The internet offers knowledge to millions of people all around the globe, but it’s also full of controversy and hate—so is it possible to create a positive community on the Web?
In this age of swiftly-advancing technology, our lives take shape based on our interactions with others—and with access to millions of people’s opinions over the internet, the Web highlights all of the world’s social problems. Many people seem to have a different attitude when encountering people on Facebook than they would if they saw them face to face. Slander and backbiting, when it’s about a celebrity on Twitter, suddenly seems okay because it isn’t about someone we really know.
But is there really such a big difference between our interactions in real life and those on the Web?
Those words imply a great change in the way we approach people, both strangers and friends. How many people do we walk by on the street without paying attention? Are we conscious about loving others when we’re standing in front of a cashier, or walking by a janitor? Do we really love everyone?
With that thought in mind, what about the virtual life we all have on the internet? How many people do we scroll past on social media, and how many opinions do we read or listen to on online platforms? Are we supposed to let our heart burn with loving kindness for all of those people, too?
It’s very difficult to avoid the atmosphere of general hostility that invades some parts of the internet. On the web, it has become normal to speak harshly when giving our opinions; to use controversy as a means of getting people to listen. We’re all saddened by the horrible news we read, and the hateful rhetoric we encounter in many comment sections.
It seems that the internet presents a much more difficult space to build a positive, spiritual environment—not because it isn’t doable, but because we’re not used to applying the same spiritual framework through our screens that we do when we encounter each other face-to-face.
The internet exists for us to share ideas, and it has become a necessity in almost every area of life. The idea is not to curb its usage, but to expand the way we view it. How can we be spiritually responsible while using social media? Can we be a source of good over the internet?
Love the creatures for the sake of God and not for themselves. You will never become angry or impatient if you love them for the sake of God. Humanity is not perfect. There are imperfections in every human being, and you will always become unhappy if you look toward the people themselves. But if you look toward God, you will love them and be kind to them, for the world of God is the world of perfection and complete mercy. Therefore, do not look at the shortcomings of anybody; see with the sight of forgiveness. The imperfect eye beholds imperfections. The eye that covers faults looks toward the Creator of souls. He created them, trains and provides for them, endows them with capacity and life, sight and hearing; therefore, they are the signs of His grandeur. You must love and be kind to everybody, care for the poor, protect the weak, heal the sick, teach and educate the ignorant. – Abdu’l-Baha, The Promulgation of Universal Peace, p. 93.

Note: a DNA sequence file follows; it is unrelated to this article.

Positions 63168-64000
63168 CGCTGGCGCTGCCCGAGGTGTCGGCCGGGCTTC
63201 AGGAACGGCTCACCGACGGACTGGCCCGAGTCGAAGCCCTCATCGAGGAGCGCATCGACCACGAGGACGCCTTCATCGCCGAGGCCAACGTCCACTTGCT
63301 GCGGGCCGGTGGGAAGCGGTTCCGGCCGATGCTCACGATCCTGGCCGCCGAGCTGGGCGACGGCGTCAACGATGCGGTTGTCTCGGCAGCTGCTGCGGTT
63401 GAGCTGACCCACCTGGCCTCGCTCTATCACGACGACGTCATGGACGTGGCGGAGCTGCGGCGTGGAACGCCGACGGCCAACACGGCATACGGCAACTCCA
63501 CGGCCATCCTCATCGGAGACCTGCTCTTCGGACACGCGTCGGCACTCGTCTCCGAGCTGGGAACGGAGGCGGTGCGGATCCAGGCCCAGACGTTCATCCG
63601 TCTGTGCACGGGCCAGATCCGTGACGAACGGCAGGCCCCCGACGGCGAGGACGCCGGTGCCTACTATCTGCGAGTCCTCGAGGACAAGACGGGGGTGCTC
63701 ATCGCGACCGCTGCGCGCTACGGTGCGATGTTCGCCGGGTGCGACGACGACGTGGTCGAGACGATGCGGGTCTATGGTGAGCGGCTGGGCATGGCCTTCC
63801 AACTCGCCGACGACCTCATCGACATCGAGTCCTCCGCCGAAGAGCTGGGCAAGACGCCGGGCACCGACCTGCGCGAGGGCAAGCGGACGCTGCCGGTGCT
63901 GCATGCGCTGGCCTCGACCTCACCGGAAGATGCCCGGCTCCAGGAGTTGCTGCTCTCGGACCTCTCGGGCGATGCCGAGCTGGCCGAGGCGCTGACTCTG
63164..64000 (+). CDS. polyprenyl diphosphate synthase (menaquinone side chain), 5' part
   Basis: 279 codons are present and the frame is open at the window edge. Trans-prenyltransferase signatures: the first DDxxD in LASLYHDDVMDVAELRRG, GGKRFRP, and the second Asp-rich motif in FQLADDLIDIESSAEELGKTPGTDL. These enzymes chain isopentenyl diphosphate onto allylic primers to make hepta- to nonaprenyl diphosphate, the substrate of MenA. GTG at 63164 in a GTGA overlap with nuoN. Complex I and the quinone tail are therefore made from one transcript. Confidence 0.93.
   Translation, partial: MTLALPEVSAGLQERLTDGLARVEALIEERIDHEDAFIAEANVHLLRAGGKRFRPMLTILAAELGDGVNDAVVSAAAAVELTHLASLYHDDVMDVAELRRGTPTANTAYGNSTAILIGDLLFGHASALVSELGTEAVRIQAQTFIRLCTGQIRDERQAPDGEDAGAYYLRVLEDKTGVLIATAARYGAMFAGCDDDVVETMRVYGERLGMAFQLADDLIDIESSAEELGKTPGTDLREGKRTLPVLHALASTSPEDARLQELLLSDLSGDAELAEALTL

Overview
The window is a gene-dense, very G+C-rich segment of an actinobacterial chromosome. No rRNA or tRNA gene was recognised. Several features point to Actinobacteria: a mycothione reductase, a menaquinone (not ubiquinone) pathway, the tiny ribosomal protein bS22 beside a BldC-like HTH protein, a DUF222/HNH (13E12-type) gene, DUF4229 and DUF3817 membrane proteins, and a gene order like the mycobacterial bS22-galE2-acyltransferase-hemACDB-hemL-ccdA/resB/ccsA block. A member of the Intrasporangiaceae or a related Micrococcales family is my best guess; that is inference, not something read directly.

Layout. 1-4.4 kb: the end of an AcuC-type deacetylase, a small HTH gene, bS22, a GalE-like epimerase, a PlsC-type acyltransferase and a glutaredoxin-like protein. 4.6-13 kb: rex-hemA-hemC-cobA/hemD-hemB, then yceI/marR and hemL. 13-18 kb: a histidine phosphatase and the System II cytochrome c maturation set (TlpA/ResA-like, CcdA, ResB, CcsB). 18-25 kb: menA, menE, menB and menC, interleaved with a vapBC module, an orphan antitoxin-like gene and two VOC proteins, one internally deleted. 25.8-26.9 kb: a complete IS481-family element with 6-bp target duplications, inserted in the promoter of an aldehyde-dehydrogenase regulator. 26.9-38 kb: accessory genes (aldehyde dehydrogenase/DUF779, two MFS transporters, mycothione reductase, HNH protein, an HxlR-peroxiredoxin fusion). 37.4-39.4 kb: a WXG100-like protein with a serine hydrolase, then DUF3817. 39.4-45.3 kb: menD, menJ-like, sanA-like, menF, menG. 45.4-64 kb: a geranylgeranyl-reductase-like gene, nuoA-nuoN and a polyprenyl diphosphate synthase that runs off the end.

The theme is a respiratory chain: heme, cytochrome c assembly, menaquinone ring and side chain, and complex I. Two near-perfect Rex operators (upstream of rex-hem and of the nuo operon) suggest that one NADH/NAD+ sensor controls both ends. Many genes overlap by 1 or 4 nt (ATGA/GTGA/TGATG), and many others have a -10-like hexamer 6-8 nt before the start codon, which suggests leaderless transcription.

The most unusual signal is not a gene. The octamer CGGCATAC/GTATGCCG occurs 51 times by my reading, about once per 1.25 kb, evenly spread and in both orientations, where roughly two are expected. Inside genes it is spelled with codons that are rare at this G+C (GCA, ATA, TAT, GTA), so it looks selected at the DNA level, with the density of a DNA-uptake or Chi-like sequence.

When it comes to online interactions, try to keep this quote in mind. Anger and impatience definitely infest some comment sections, and the imperfections of humanity are often on display in the news articles or listicles we read. But the solution is not to fight the trolls, or loudly proclaim our annoyance at a certain topic. Abdu’l-Baha speaks of seeing potential in everything—in finding a way to love everyone, for the sake of God.
His advice to “educate the ignorant” is also interesting. Many people purposefully address hostile comments with the intention of changing minds. This is not necessarily wrong, but it’s important to examine our attitudes. Are we doing this out of love for others, or are we doing it out of a sense of superiority? Do we want to “fix” them, or to share our ideas like we would with a friend we disagree with? Is it done in a spirit of kindness?
Beyond the comments and the flames, what feeling does a person get when visiting our timeline, or reading our tweets—or even seeing the memes we post? Are those feelings elicited by the uplifting content we share? That’s not to say that they should be serious or meditative all the time—our content can be funny, too. But does it reflect the perfections of humanity, rather than the imperfections?
Could we find a way to convey the love we have to all those who cross our social media paths?
Each one of us has to answer these questions ourselves. After all, humanity has only had the internet for a relatively short time, and we’re all still learning.